The dialogue around Emma Watson is especially relevant here. What makes the prospect of her pictures so powerful? Yes, she's beautiful, and famous, and the legacy of her role as Hermione Granger appeals to Potterite fanboys. But there's more to it: Watson has spoken in the past about how fame impacted on her growing up, how tabloids rushed to sexualize her, and how photographers laid out on the ground outside her 18th birthday party to get up-skirt photos. She has also repeatedly aligned herself with a very moderate, media-friendly brand of feminism, antagonizing n00d-hunters even more.
And now her photos have leaked, except that they haven't: The "private" images are from a clothes fitting several years ago, and in them the actress is fully clothed. This isn't the first time Watson has been targeted by a plot that turned out to be wishful thinking. In 2014, a site appeared with a countdown clock and the message "Emma You Are Next." It turned out to be a hoax concocted by a viral marketing firm.
One of the images announced as a "hack" on multiple "Fappening" websites, which was actually a cover shot for 'Candy' magazine
Conventional porn reached its saturation point years ago, back when women started to claim it for themselves and openly enjoy it (some will remember this as an era of empowerment, others, as a time of "Female Chauvinist Pigs.") Perhaps in response, and fueled by the "desensitization" of which so many porn addicts mention, fap connoisseurs moved into more dangerous territory. Themes of "cucking"—watching other men have rough or demeaning sex with one's wife—aggression, humiliation, and rape-simulation have endured.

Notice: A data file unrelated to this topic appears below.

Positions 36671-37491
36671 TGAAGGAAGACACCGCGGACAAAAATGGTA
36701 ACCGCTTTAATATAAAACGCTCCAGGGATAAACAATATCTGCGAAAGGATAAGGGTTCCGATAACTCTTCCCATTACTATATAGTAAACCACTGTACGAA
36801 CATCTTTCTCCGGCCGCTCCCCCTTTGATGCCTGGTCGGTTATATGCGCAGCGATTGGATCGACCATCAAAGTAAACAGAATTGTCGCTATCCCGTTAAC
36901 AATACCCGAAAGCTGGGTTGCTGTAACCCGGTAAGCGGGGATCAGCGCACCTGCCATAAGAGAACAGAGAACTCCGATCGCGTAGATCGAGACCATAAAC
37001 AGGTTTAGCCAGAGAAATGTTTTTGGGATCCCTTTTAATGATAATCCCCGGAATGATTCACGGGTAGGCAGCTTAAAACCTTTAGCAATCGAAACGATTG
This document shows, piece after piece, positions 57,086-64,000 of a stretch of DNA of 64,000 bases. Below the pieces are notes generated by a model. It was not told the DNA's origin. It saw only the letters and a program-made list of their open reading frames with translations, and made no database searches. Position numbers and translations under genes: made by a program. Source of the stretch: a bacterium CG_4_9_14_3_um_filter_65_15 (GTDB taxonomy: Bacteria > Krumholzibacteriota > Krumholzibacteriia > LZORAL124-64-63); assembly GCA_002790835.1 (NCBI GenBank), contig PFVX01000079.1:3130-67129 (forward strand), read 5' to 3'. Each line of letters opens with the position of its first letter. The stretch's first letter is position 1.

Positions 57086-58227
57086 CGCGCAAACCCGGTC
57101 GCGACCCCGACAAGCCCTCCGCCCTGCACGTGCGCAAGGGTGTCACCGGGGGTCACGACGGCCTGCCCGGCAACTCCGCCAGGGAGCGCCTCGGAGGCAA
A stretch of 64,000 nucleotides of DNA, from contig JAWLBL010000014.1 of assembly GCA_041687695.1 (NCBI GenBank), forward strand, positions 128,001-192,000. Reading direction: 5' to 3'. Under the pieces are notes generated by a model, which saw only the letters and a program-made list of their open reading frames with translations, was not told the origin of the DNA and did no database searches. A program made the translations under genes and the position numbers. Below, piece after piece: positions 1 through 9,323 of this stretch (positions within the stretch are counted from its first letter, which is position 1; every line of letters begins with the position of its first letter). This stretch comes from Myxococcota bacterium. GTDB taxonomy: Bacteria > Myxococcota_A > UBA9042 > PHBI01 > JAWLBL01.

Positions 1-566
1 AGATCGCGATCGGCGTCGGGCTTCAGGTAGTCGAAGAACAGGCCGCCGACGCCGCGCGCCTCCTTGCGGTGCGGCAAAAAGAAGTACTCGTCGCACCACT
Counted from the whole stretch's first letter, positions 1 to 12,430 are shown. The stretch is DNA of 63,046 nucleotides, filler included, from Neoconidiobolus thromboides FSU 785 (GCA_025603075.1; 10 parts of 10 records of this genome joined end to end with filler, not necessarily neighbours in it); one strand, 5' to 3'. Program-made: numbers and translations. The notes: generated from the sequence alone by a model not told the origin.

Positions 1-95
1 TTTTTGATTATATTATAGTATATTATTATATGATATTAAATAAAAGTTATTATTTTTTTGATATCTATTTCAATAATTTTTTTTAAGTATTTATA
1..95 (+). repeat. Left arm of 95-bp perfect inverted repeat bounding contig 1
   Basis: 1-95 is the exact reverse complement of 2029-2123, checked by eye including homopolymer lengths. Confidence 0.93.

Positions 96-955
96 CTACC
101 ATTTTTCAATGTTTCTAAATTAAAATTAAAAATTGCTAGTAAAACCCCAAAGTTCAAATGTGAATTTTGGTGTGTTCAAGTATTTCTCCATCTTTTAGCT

Armchair pillagers get off on what is stolen. Revenge porn, hacked images, and "creepshots" captured without the subject's knowledge are more powerful than mass-produced porn, because they are taken without the subject's consent.
It's telling that, during his trial, Ryan Collins—the man behind the first Fappening hack—was also found to have run a modeling scam which involved tricking his targets into sending him nudes. Ordinary girls were as good as celebrities for his purpose, as long as each had been violated in some way.
People will argue that these women "shouldn't have taken the pictures in the first place," a position as futile as arguing they should give up on owning smartphones, too. Through sexting, flirting, dating apps, late-night DM exchanges, and encrypted messages sent between lovers, technology is now bound up in human sexuality. This practice is certain to continue, and just because these people have a public profile, doesn't mean they should have to stop doing what the rest of us are up to.
It's likely that the leaked photos will continue, too. But what can change is how we regard those who publish and share them, and how we respect the privacy of the victims. Consider one of the "leaked" images of Miley Cyrus, which ironically enough turns out to have been lifted from a magazine photoshoot. In it, Miley's wearing a white swimsuit, high-cut, and tight fitting in an almost pornographic way. It's printed with a slogan: "My pussy my choice."